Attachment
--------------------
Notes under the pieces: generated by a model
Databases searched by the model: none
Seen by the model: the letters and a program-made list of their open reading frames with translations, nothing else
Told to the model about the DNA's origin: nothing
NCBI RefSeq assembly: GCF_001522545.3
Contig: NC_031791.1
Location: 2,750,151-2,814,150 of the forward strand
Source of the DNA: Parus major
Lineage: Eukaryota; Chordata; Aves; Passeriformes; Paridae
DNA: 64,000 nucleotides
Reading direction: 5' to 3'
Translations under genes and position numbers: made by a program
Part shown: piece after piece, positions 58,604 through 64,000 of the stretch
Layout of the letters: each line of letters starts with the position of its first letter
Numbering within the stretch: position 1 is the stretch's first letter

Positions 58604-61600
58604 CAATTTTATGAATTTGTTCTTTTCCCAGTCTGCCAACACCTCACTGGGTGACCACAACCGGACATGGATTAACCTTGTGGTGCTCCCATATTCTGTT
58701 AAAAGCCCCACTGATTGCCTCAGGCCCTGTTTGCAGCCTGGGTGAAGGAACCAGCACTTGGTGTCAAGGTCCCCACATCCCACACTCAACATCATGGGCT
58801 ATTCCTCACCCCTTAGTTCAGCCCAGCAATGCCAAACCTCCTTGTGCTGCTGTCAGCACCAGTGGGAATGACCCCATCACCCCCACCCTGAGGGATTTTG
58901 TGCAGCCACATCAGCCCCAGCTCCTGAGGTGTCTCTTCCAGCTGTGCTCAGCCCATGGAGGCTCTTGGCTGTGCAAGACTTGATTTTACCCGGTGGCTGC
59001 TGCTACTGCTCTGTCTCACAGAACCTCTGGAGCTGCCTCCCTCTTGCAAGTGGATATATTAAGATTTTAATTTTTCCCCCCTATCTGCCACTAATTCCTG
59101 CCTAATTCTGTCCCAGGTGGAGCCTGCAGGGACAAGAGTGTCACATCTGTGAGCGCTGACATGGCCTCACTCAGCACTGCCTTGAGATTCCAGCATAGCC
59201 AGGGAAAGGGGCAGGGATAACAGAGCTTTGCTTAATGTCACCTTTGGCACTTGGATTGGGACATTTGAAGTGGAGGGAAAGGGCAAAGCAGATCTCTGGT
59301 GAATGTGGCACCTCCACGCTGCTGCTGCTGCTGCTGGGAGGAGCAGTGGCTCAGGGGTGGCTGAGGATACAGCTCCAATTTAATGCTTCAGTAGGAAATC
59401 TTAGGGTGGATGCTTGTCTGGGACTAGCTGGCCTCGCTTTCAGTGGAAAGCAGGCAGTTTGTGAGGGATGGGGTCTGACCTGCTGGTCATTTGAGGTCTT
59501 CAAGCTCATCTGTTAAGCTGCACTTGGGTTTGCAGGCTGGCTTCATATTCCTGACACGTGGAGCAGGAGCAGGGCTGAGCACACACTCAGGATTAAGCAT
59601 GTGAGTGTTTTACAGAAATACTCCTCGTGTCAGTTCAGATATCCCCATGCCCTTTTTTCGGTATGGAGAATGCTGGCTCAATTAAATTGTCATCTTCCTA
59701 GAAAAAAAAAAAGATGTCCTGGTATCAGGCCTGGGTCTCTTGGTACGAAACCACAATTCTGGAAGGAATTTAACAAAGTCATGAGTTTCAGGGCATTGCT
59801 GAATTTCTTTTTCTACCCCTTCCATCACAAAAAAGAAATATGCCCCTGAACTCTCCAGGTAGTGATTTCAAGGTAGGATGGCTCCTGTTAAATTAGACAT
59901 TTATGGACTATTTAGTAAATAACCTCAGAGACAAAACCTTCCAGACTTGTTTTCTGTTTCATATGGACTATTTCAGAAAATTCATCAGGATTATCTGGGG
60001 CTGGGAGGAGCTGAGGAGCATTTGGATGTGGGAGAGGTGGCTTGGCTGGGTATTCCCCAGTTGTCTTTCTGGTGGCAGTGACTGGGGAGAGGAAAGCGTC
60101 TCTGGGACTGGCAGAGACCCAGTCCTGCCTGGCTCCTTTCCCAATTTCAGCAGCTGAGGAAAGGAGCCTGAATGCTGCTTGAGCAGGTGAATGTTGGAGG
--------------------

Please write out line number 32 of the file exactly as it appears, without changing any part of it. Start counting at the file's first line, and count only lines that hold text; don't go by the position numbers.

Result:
60101 TCTGGGACTGGCAGAGACCCAGTCCTGCCTGGCTCCTTTCCCAATTTCAGCAGCTGAGGAAAGGAGCCTGAATGCTGCTTGAGCAGGTGAATGTTGGAGG